It’s funny how calmer I felt on my second day in Kigali. A 4:30am wake up, a bit of yoga and I was ready to take on anything. It’s time I mention how beautiful Kigali is. Even though I’ve seen almost none of it so far, what I have seen is rolling hills with beautiful green trees and the landscape dotted with houses. You can see the economic growth and everyone says it is very different from when the team first started coming here.
Friday morning I took it upon my self to go and have a look at the operating theatre. Lisa and Jen, two of the most decorated OHI participants (as in they’ve been on trips for years) kindly allowed someone relatively useless (i.e. me) to don scrubs and try not to get in their way while they unpacked and set up the theatre for the operations which were commencing on Saturday.
For someone raised on the TV version of hospitals there were a few surprises. The theatre has a collection of toys, for example. I expected, obviously wrongly, that the whole environment needed to be sterile. Jen told me that at home she has her bag in theatre, while doctors often bring their wheeled suitcases.
After faffing around there making a nuisance of myself I headed out with Richard to the airport to pick up 13 arriving team members. Previously we had had a run of cancelled flights, visa issues and a few lost bags. On our day we got all people, all bags and even managed to collect the day before’s missing luggage. And we got money (which had been an issue as no ATM would take our cards.) All in all it was such a productive trip we declared ourselves KINGS OF THE AIRPORT. It’s the little things that make you happy.
Settling in the arrivals, which consisted a few newbies like myself, I realised how I was starting to feel in control of things. I now have a local mobile, a reliable taxi guy (Juvenal) and a process for coordinating the 30+ people who may want to go out to dinner each night. So far so good. (I’m probably tempting fate by rewriting this.)
For a while the only thing I felt out of the loop with was the patients, as I hadn’t really been able to follow their journey as yet. (As I write this I’m listening to the ping of ICU machines as the first patients have come out of surgery.) The hospital decided we needed to obtain permission before filming anything (fair enough) but it put Richard out of action for a bit. And I’ve already contemplated throwing my computer on a number of occasions as uploading to the OHI blog is proving to be quite the challenge (this email functionality is so much better in these circumstances.)
I will say that the moment I saw the little patients waking up after their anaesthetic, clutching the soft toys or dolls we gave them, was the first punch-like emotional moment. This is what all the work was about. This is why everyone is here.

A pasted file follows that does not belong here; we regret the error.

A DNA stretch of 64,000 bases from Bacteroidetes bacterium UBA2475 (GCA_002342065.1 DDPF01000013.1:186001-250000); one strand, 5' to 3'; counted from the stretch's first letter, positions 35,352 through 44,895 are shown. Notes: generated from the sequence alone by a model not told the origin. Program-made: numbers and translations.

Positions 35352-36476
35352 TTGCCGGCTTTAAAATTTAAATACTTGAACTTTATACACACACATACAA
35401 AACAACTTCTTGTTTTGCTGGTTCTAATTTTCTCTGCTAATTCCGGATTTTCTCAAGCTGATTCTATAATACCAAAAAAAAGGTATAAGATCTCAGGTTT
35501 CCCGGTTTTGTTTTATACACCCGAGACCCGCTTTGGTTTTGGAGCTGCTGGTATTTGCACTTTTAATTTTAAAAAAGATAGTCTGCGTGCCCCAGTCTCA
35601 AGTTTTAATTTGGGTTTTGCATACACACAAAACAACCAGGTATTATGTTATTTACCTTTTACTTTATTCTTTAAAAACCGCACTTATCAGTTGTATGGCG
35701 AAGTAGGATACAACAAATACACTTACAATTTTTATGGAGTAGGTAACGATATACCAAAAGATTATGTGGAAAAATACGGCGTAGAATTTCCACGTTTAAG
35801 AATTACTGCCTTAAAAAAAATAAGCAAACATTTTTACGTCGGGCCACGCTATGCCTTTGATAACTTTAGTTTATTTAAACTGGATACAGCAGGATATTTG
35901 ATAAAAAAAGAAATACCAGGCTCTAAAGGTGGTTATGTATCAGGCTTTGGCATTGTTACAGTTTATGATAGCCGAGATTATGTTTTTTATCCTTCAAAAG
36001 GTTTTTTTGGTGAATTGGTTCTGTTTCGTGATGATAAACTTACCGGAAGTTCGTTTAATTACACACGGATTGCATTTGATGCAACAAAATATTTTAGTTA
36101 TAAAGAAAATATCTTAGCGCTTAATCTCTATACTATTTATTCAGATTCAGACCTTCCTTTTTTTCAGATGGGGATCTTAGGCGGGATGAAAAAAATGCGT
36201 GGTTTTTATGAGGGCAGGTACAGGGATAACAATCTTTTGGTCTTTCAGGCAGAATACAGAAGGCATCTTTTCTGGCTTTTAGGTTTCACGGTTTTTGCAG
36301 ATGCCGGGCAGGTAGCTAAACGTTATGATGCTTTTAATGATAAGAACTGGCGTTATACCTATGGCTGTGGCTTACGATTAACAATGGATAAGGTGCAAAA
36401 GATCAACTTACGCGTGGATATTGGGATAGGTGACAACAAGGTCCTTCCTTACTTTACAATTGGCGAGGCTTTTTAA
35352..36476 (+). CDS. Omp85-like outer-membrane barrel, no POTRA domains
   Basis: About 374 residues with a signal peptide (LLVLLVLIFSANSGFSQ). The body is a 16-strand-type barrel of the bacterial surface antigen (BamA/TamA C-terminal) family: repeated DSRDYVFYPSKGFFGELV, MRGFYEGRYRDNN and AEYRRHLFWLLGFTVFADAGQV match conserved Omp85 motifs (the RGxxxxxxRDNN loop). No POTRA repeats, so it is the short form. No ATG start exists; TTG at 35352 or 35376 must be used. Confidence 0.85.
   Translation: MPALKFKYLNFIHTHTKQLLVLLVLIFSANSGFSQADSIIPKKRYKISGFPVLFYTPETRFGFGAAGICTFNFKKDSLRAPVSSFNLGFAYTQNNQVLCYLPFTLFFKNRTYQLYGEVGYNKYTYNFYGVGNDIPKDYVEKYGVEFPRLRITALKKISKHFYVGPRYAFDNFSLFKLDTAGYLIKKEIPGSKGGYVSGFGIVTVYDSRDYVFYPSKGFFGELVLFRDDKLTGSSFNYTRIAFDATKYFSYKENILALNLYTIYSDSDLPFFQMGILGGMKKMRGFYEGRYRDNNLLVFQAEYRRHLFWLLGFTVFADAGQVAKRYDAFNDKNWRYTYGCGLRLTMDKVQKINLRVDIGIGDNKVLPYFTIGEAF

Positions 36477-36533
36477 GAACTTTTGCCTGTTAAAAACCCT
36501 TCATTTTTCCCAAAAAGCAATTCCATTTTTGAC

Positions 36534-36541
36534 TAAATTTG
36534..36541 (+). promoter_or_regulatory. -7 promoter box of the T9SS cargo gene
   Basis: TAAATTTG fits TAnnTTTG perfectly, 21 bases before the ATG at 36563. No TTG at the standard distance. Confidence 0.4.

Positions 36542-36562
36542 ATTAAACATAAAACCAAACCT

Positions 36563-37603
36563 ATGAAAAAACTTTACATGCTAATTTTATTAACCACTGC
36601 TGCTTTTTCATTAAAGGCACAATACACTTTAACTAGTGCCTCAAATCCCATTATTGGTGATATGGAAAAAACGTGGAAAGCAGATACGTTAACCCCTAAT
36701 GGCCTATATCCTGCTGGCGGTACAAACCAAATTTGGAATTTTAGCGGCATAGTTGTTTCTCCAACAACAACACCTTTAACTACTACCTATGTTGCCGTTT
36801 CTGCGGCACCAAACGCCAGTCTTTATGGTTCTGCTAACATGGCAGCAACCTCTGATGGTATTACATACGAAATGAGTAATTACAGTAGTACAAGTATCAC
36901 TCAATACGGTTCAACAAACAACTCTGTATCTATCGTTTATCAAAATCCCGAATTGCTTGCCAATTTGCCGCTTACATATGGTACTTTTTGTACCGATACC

Later I tagged along with the surgeons to meet one of the patients scheduled for the next day. Little Honorine smiled and waved, high fived me and told everyone she’d have big strong muscles like mine after her operation. Gold.
You probably thought that given the nature of this trip there wouldn’t be huge paragraphs written about food. Well you would be wrong. Breakfast and lunch are provided by the hotel and hospital respectively, and are perfectly serviceable, if a paleo eaters worst nightmare.
For dinner we tend to go out, if not working or too tired. So far we’ve been to a high end place (not my favourite but I was jet lagged) a local pizza joint/sports bar which was surprisingly good and a team favourite Italian joint which was better than a lot of pasta I’ve eaten in Sydney. Most recently we had an Indian banquet at a place called Khana Khazana which was pretty fine. There may not be michelin stars, but Kigali hasn’t let the side down food wise. I’ve mapped out a week of dining for the team, which makes this trip pretty similar to every holiday I’ve ever had.
Sunday morning Richard and I went with JP (a former cardiac patient who now works counselling kids before their operations) to collect little Francisco from one of the orphanages in the city. Francisco is the baby who won everyone’s hearts when we arrived (no favourites) and he was coming in for his surgery. We drove through throngs of people coming out of the Catholic Church after mass, from one of the churches where people were massacred during the genocide. Down a red dust, pothole filled road we found the gorgeously planned out orphanage surrounded by french style gardens. There were around 60 kids there, some with physical or mental disabilities.
We spent most time with the babies, as Richard was filming Francisco, but I also got to meet some of the older intellectually disabled kids. We had special permission to take photos and film given the circumstances, as it is usually not allowed. I had the Portrait Equality polaroid and JP went a little snap happy with the kids, but it was great to be able to give the images to the sisters who look after them. There will be a lot more about this on both the OHI and Portrait Equality blogs as I get time to write it.
I can’t believe I’ve only been away 5 nights, as it feels like I’ve experienced a lifetime already (compounded by the fact I am only sleeping 4-5 hours a night.) Today alone I was shamed by the sisters for not being Catholic, hit on by the orphanage’s driver and one of the hospital staff has clearly decided it is his personal duty to convert me because I lent him my speakers so he could play really, really terrible electronic hymns in the office (I wasn’t popular with the rest of the team for that move.) I’m not sure what you did on Sunday but it probably wasn’t as exciting as that.
As I can’t post images I’ll attach a link to the OHI Rwanda Flickr page that I have set up – check out all the great work from our photographer Richard (and a few bad shots from me) – link here – ohikimgoodwin (or search on flickr for ohikimgoodwin.)